Fans of Adam Sandler (yes, they still exist) will tell you that his films are not meant to be profound; they're meant to make you laugh. They're easily forgotten, but can provide a pleasant distraction for a short while. Fans of Dan Brown (I think they still exist) tend to concede that his books are meant to offer quick, easy reading, entertainment that doesn't probe too deeply.
Editors' note: To close 2011, Palate Press: The online wine magazine will be featuring some of our top stories from the past year. Our fourth piece comes from columnist Evan Dawson, reporting on the uproar over rumors that California Pinot Noir producers beef their wines up with Syrah.
A thick tome, 132 years old, has survived to tell the story of Piedmont's grape-growing past. That is, if you can decipher the flowery penmanship and wade through the anachronistic turns of phrase. There, in a section on grape varieties in the book called “Wine Production and Oenology in the Province of Cuneo, 1879”, lies both the question and, perhaps, the answer to one of the region's great mysteries.
It has not been a good month for Laike, the two-year-old mutt whose sole task is to identify the hidden locations of white truffles. Her handlers have trained her to identify the scent of the prized underground mushroom, and she has shown great promise. But October, like September, has largely been a bust in Piedmont.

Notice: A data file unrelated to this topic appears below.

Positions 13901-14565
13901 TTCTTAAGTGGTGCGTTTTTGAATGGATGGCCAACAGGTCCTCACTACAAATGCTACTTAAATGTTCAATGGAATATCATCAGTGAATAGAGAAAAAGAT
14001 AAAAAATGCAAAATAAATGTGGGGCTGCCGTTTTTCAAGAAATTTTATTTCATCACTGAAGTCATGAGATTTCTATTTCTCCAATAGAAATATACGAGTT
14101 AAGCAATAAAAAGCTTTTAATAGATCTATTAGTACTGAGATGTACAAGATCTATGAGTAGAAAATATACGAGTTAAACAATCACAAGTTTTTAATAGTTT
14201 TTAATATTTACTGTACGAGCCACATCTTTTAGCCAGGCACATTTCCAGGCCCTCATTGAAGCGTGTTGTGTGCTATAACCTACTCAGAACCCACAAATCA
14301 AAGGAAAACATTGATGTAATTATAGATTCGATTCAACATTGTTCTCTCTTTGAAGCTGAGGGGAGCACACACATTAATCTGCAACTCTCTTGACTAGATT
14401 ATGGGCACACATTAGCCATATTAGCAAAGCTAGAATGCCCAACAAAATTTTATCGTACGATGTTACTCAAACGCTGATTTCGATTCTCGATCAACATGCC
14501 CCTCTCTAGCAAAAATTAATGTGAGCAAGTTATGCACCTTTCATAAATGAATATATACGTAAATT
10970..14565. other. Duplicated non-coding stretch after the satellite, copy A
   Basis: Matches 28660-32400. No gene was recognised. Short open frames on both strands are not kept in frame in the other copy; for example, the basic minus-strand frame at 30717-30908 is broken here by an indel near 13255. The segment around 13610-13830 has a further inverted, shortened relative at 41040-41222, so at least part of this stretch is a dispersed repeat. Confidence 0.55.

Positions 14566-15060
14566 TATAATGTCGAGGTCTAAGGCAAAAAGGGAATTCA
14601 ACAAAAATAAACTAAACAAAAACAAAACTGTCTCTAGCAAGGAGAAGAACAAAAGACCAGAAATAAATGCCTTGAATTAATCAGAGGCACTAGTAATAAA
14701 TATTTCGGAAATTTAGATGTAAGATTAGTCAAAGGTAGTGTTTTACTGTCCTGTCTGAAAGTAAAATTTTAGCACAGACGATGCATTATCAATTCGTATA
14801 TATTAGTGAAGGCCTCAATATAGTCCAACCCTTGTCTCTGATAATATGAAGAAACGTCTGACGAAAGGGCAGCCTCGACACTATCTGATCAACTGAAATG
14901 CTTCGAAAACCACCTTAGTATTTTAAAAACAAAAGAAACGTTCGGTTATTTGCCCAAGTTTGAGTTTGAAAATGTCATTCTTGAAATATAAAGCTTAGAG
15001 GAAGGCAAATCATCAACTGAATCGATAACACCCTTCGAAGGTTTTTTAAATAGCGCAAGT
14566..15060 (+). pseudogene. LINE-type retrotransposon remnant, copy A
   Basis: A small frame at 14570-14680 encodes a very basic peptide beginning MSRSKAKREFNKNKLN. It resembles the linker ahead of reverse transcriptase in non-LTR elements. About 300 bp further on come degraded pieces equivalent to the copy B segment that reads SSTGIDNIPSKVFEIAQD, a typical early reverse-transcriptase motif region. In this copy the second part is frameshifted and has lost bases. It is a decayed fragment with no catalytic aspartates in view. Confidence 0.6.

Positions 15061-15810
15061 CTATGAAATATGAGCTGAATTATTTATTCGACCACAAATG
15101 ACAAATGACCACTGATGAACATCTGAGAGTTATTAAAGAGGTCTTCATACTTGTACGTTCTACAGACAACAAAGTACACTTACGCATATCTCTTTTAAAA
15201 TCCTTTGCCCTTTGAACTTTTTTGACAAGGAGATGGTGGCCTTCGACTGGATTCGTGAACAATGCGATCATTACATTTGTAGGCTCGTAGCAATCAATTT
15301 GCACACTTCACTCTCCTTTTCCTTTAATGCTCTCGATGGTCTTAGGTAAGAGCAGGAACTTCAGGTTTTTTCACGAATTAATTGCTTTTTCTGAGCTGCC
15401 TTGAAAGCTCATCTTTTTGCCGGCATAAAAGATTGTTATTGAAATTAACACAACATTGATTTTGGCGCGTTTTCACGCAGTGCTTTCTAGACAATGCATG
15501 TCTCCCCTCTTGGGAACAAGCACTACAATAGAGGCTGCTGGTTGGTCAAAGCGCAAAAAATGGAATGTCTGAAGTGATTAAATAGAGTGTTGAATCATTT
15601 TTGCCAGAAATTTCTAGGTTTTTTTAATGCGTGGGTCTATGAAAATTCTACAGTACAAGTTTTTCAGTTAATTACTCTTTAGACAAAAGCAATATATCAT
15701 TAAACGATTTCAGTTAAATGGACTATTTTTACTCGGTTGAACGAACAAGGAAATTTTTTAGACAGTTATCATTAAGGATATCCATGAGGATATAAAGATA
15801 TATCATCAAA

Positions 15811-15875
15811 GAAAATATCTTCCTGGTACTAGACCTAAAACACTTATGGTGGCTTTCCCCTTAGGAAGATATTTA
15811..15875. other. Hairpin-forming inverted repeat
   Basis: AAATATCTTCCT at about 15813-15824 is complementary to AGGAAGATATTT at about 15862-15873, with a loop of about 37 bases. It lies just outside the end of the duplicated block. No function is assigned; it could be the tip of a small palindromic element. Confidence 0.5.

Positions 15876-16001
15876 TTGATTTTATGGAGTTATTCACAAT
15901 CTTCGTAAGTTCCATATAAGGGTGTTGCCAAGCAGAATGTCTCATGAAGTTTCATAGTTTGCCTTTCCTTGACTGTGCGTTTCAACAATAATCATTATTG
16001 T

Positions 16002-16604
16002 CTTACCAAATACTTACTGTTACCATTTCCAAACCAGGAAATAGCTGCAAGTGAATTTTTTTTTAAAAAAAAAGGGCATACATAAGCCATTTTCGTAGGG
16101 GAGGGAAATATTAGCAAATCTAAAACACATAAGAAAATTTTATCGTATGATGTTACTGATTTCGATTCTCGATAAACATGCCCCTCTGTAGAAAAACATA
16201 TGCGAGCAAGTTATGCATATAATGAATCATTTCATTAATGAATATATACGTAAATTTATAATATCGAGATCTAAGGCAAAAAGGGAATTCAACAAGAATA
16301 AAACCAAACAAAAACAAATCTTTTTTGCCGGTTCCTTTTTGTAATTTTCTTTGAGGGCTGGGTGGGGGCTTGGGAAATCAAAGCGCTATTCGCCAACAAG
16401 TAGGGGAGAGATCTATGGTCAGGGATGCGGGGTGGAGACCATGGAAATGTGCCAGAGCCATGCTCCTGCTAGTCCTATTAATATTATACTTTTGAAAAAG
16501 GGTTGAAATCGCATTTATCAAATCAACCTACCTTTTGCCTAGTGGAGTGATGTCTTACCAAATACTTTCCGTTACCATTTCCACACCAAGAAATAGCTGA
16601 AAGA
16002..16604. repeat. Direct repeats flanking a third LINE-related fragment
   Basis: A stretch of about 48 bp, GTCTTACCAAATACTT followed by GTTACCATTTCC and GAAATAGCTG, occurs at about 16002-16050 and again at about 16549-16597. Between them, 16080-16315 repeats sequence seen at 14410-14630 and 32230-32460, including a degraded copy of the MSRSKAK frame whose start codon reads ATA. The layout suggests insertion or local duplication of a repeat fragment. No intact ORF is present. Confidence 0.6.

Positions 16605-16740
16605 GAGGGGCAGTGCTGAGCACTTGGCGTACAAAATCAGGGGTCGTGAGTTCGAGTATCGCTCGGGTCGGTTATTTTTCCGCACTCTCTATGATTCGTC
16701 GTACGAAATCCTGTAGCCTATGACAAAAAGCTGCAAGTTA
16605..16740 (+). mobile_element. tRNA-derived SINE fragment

You will rarely, if ever, visit a wine region about which you know essentially nothing. That was the curious position in which I found myself as I arrived for TasteCamp North last weekend in Niagara, Canada.
Winemakers who work hard to bring pure, outstanding Pinot Noir to their customers are sick of accusations about blending with Syrah. But cutting Pinot with Syrah or other varieties is perfectly legal. In California, a wine can be labeled “Pinot Noir” as long as 75% of the wine is Pinot. So why do we care if winemakers are cutting their Pinot?
Whatever the cost of the average bottle of wine on your dinner table, it's a safe bet that it's less than $360. And yet that total—$360—is the average cost of a bottle of the top wine made by the producers featured in wine critic James Suckling's first promotional video for his new website.